42. 42. NUCLEAR OPTION: REWRITE This is the most expensive option, and not one that I would recommend. You will still want to maintain the previous version, but also the new version at the same time doubling your work load. Especially since you are not going to get buy-in for your new version from all of the existing users.
  43. 43. […] SINGLE WORST STRATEGIC MISTAKE […]: THEY DECIDED TO REWRITE THE CODE FROM SCRATCH. Joel Spolsky The nuclear option while definitely viable, is not something that software development veterans like Joel Spolsky would ever recommend. This is a quote from his article regarding the disaster that was Netscape 6 that took years to be released to the public. It is better to refactor the code over time than it is to rewrite.
  44. 44. WHAT’S NEXT You’ve had your first bug due to making a huge change without necessarily knowing just how people are using your project, you’ve implemented policies around deprecation and you are slowly refactoring while considering backwards compatibility.
  45. 45. GATEKEEPER You are now the gatekeeper of the project, you have to uphold not just the standards set forth by the previous maintainer or maintainers, but set the bar higher by continuing to improve the code base.
  46. 46. TEMPORARY GUARDIAN You are the projects new temporary guardian. Start looking for new people to help contribute to your project. Look for mentoring opportunities that allow you to find your potential replacement. If you win the lottery, how long are you going to be around? Sailing around the Bahamas sounds much nicer than worrying about bug reports!
  47. 47. COMMUNITY Find ways to engage the community, just because you are the maintainer continue to submit pull requests and encourage the community to review and or provide feedback. This is not as easy as it sounds, I have unfortunately not succeeded in doing this for WebOb… yet.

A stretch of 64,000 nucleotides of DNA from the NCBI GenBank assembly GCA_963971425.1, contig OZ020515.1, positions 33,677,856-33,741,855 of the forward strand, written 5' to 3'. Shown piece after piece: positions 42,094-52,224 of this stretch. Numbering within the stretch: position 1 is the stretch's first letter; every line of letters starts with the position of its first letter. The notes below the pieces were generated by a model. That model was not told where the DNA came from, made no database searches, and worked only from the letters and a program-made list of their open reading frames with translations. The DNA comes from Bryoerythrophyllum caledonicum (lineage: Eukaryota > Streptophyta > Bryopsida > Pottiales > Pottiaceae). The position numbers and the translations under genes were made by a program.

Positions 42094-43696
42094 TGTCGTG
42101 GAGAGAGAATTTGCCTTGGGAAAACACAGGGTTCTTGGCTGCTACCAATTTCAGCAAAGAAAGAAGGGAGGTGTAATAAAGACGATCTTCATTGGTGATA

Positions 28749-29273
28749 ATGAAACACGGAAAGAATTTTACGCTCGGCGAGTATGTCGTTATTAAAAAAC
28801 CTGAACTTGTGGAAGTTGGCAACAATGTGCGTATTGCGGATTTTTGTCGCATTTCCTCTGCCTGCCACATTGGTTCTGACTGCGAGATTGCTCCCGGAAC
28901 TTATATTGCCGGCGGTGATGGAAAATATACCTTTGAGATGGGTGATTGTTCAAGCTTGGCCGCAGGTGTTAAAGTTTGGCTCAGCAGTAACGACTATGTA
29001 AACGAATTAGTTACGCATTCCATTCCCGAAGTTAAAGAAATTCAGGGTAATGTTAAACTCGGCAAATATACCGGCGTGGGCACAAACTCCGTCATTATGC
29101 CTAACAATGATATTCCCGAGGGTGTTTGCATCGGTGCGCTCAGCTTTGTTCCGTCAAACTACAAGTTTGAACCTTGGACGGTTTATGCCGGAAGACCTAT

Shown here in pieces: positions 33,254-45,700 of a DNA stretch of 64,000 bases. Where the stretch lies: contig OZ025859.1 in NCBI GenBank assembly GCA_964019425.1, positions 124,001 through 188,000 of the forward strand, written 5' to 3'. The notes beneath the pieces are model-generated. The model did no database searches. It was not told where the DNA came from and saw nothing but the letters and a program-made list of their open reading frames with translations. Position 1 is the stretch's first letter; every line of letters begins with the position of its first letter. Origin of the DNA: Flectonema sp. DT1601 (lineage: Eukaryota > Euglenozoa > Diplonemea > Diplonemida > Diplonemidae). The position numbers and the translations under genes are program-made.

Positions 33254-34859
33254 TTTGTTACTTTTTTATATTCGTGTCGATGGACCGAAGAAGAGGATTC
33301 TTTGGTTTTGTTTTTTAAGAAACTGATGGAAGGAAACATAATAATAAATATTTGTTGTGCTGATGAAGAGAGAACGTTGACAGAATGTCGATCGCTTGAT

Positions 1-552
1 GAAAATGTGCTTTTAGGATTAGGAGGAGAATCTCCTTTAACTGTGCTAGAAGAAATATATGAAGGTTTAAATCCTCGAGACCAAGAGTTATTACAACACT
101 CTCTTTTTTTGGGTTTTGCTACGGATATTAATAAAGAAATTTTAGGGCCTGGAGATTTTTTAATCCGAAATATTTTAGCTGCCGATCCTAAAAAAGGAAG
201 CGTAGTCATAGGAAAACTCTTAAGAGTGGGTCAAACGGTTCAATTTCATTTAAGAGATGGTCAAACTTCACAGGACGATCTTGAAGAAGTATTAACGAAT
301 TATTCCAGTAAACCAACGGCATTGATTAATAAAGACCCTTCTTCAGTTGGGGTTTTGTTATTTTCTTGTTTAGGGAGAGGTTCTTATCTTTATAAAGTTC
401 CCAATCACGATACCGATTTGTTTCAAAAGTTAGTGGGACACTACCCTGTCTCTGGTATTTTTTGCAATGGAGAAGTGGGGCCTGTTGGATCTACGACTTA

48. 48. OUTREACH Are your users open source projects? Do you have some extra time? Contribute to their project by reviewing their use of your library/tool. You don’t need to submit patches, but understanding how your users are using the project can help guide your future changes.
  49. 49. CHANGE OF PERCEPTION For this last part I want to talk a little bit about how my perception of being a maintainer has changed.
  50. 50. “JUST” I’ve been at fault for trying to push maintainers of projects to “just” accept my pull request. There is a lot of thought and cognitive overhead that goes into maintaining a project.
  51. 51. UNDERSTANDING CODE IS HARD Understanding other peoples code is difficult. First you need to understand the existing code base, and then you need to understand the new code that was just submitted as a pull request, and then you need to understand how that new code affects any other parts of the project and the users of your code.
  52. 52. BETTER BUG REPORTS While I always tried my best to provide good bug reports with adequate information, it wasn’t until I became a maintainer that I understood the pain of a drive-by report with limited information and an issue comment of “it doesn’t work”. Bug reports are now longer, more detailed and generally include code samples to either reproduce the bug, or line numbers where I think the issue lies. Minimal Complete and Verifiable Example as defined on Stack Overflow.
  53. 53. @BERTJWREGEER THANK YOU!
  54. 54. QUESTIONS?

Taking over maintenance of an existing open source application can be a scary prospect yet exciting and fun at the same time. I want to talk a little bit about how I ended up taking over maintenance of WebOb a Python HTTP request/response library that is used heavily by a huge variety of projects. Length: Long Talk Target Level: Beginner Target Audience: Integrator, User, Developer